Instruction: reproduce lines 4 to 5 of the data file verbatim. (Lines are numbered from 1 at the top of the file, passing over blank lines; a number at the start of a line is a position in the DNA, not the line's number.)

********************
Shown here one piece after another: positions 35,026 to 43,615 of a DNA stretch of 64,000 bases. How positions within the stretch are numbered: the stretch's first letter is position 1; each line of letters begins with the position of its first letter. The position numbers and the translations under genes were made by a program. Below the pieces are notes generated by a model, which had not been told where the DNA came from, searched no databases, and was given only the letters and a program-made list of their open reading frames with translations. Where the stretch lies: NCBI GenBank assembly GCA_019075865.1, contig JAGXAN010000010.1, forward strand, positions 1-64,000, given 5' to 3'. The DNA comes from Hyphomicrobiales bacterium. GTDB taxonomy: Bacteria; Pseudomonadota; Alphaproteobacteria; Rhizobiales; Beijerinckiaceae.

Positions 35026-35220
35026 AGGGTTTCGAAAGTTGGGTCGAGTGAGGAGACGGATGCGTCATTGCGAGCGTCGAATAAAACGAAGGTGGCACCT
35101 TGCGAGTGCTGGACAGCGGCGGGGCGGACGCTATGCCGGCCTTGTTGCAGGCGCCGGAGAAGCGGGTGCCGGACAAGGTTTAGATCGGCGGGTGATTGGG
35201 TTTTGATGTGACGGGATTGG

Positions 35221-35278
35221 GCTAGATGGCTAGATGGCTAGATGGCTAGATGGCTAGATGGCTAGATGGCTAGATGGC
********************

35101 TGCGAGTGCTGGACAGCGGCGGGGCGGACGCTATGCCGGCCTTGTTGCAGGCGCCGGAGAAGCGGGTGCCGGACAAGGTTTAGATCGGCGGGTGATTGGG
35201 TTTTGATGTGACGGGATTGG